Front gardens

Green comes in different forms in our urban landscapes, from street trees and public parks to hidden back gardens.  All of these bits of green are important threads in the fabric of the natural world as it exists in our city.

Among the green spaces that I’ve been enjoying most recently, as spring is here, are front gardens, which have experienced a renaissance in our historic neighborhood  (as elsewhere in our mountain city), as gardeners are invigorating their gardening efforts with a variety of annuals, perennials, and ground covers, in the spring versions that I’m seeing currently.

There’s been a distinct uptick in front yards that are truly “gardened,” not simply maintained, resulting in a patchwork of small gardens to appreciate as I walk in the neighborhood.

I’ve particularly noticed this in smaller front landscapes, where mixes of sedum, thrift (phlox), and other groundcovers (even problematic ones like vinca) create a wonderful substitute for lawn.

A particularly vivid example just around the corner from our house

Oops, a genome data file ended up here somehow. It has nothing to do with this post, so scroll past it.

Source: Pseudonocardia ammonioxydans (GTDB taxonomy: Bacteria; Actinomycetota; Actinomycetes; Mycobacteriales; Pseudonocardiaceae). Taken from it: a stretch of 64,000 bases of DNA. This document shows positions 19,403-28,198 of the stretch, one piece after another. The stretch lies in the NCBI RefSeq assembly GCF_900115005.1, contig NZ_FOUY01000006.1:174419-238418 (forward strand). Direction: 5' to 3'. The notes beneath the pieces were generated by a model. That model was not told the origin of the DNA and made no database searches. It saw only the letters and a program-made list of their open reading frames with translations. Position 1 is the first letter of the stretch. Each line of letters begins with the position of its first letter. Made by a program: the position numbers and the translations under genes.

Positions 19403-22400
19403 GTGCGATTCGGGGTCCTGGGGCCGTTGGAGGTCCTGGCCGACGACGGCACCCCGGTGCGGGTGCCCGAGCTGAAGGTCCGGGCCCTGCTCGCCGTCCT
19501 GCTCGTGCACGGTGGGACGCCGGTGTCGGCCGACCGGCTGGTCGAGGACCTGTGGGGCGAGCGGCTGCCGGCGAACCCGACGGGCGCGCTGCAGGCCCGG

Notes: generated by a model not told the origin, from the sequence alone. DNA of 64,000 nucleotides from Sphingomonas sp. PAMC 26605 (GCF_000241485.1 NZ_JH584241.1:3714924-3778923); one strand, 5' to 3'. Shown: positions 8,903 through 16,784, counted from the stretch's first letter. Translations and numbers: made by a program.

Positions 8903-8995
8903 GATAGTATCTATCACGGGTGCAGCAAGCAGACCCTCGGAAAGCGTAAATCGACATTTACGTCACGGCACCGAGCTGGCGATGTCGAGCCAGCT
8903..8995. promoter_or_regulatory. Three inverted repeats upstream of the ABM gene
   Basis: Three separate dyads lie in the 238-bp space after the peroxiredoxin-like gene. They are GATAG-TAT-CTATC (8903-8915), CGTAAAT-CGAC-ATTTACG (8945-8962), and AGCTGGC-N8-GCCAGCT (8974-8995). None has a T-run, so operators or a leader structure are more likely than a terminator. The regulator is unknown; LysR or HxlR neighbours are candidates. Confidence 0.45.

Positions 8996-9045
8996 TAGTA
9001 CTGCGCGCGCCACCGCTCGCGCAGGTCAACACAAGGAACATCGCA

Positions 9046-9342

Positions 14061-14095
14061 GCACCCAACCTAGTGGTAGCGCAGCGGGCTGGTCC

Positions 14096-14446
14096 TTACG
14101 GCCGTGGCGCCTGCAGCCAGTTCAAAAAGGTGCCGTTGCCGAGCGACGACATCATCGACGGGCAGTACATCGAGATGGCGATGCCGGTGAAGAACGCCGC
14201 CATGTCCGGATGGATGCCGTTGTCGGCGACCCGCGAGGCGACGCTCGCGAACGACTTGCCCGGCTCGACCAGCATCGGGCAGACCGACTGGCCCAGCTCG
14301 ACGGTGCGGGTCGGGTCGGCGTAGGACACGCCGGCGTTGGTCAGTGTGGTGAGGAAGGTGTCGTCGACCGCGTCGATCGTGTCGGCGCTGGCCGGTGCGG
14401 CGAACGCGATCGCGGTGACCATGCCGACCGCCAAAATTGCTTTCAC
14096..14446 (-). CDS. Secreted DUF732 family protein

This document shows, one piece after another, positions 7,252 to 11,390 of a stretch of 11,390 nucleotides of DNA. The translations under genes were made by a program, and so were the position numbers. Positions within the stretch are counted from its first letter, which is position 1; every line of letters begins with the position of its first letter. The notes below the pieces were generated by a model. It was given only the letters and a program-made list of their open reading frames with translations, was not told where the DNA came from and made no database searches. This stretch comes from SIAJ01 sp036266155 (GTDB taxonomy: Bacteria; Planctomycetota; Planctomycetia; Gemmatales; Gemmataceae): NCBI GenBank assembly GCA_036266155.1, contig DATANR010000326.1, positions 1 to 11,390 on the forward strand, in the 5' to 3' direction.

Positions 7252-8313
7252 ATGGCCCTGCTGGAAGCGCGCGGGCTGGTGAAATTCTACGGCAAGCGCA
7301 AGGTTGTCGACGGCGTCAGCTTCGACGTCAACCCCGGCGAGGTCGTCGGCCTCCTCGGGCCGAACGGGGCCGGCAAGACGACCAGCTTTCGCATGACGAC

Gardening the strips between sidewalk and fence, wall, or building has been another trend, along with the “hellstrips” between sidewalk and street.

Gardening is an activity that quickly can become captivating, whether it’s adding perennials to support pollinators in sunny spots, or adding shade-loving plants to a shady nook, or growing some of your own vegetables.   And the gardens that result are diverse; some of us enjoy a naturalistic style, where others are more orderly.

There’s always room for planting something new; as we lose plants (or decide it’s time for them to go), it’s an opportunity for adding something that will enrich your garden, whether for pollinators, the table, landscape interest, or habitat.

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